To date, only 17 of the 28 EU member States have organizations similar to the Constitutional Court of Poland. Most of these Courts have members appointed with procedures that fully or partially involve the government. In Poland, the 15 members the Constitutional Court are elected for one single 9-year mandate by the Diet, the low chamber of the Parliament. This is by far, one of the most democratic selection process existing in the EU.

This is by far a very complex case with much technicalities. Loopholes in the Polish Constitution of 1997 do not help. The Constitutional Court is now challenging these nominations and media are reporting the arm wrestling between the judiciary and the executive powers. Obviously, President Duda did not overstep his capacity but his confirmation of “midnight judges” remains highly debatable. Three more judges, including the Chief Judge, will be elected and confirmed within the next 18 months and this perspective makes the issue even more sensitive.

The new Polish government has been clear about his transformative agenda. Recent fast-tracked decisions have provoked the expected turmoil but they are the expression a new confidence. Poland is the 6th most populated with the 6th largest economy in the EU. Since the integration in the EU in 2004, this country has been a success story and remains the biggest beneficiary of EU structural funds. €106 additional billion have been earmarked until 2020.

Now emerging as a regional power -a statute held during centuries- Poland claims a legitimate position in Europe and beyond. Sustaining a record growth, this country is the first economy in Central and Eastern Europe. Defense spending are exceeding the 2% GDP target of NATO. The coming Summit of the Alliance in Warsaw next July will be a demonstration of diplomatic assertiveness and military vigilance. Without any doubt, this new statute of Poland is rocking the European boat where a handful of old captains are competing for an uncertain leadership.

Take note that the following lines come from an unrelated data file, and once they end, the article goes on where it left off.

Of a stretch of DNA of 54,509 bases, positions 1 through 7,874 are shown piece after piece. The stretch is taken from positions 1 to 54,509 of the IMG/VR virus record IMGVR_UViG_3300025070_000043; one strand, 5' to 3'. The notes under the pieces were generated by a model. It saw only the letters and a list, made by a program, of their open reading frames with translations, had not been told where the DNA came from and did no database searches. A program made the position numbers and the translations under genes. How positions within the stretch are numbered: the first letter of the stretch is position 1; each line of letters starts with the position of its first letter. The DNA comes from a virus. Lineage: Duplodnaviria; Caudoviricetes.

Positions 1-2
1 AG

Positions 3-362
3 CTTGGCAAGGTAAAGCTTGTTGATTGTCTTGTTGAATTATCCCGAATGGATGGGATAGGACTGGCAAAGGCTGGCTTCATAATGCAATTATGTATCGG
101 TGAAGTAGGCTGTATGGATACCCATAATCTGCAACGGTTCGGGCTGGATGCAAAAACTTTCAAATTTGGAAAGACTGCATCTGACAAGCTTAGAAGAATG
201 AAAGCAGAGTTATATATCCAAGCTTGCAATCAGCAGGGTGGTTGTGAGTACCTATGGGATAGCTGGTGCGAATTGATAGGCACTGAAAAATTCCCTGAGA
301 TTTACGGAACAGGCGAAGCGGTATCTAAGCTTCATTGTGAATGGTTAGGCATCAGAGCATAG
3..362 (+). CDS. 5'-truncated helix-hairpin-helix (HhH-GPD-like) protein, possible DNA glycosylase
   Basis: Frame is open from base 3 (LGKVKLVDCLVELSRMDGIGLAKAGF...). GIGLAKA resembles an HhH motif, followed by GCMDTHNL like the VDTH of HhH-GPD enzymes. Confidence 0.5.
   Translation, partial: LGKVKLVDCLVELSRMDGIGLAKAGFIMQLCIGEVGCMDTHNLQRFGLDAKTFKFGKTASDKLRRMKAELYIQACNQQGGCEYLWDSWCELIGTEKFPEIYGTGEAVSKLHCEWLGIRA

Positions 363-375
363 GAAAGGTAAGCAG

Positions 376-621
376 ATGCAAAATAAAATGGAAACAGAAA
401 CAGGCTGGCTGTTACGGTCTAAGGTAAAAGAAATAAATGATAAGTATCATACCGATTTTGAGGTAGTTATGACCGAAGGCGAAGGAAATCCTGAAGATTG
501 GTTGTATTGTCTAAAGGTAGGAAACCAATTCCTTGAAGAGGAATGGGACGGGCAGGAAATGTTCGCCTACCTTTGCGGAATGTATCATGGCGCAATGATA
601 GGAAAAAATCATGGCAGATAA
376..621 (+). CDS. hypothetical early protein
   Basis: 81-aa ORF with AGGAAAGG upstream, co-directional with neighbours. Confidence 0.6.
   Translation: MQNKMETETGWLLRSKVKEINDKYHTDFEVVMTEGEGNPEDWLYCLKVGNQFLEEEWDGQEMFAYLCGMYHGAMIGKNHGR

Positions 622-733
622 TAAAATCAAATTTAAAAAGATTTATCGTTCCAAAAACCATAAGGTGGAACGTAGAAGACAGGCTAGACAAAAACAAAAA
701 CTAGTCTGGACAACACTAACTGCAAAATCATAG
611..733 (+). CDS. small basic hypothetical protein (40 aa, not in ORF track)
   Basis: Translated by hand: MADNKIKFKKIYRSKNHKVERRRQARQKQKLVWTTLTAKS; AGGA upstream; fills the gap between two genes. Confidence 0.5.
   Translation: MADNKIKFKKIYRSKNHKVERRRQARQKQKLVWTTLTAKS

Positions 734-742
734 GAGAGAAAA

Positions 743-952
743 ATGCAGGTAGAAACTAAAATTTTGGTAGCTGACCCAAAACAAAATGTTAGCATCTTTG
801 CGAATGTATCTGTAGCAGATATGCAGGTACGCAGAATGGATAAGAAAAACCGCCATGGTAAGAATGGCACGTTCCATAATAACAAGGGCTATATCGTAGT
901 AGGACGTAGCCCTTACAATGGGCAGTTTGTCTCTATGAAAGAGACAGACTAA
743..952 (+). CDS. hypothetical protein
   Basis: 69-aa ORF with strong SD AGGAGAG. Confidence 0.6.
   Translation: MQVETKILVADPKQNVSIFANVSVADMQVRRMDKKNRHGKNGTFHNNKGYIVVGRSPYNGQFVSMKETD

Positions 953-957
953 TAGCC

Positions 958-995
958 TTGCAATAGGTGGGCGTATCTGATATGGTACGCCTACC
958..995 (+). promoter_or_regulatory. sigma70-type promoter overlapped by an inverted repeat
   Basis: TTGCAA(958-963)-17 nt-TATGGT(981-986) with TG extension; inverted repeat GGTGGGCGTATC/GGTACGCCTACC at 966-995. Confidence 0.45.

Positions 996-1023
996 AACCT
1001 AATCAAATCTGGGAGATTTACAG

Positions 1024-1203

Hence the suspicion about the intentions of the Polish government. In many ways, the uncompromising strategy of the ruling team is certainly disturbing but it is neither reprehensible nor punishable. Moreover, speculations about the rise of an authoritarian and reactionary front in Eastern Europe are pure fantasy. The recrimination against Hungary and finger-pointing at Poland confirm that Eurocrats always need a villain. When they can have two rogue member states, it is even better.

Media are now making noise about penalties against Poland. In EU corridors, sanctions is another word for keeping unruly newcomers under control and defaulting members under pressure. Cutting EU funding or suspending voting rights would only marginally impact the course of the Polish government. But for the Europeans, such retaliation would be a complete failure ■

Marie-Jeanne C. Ksiazyk, Brussels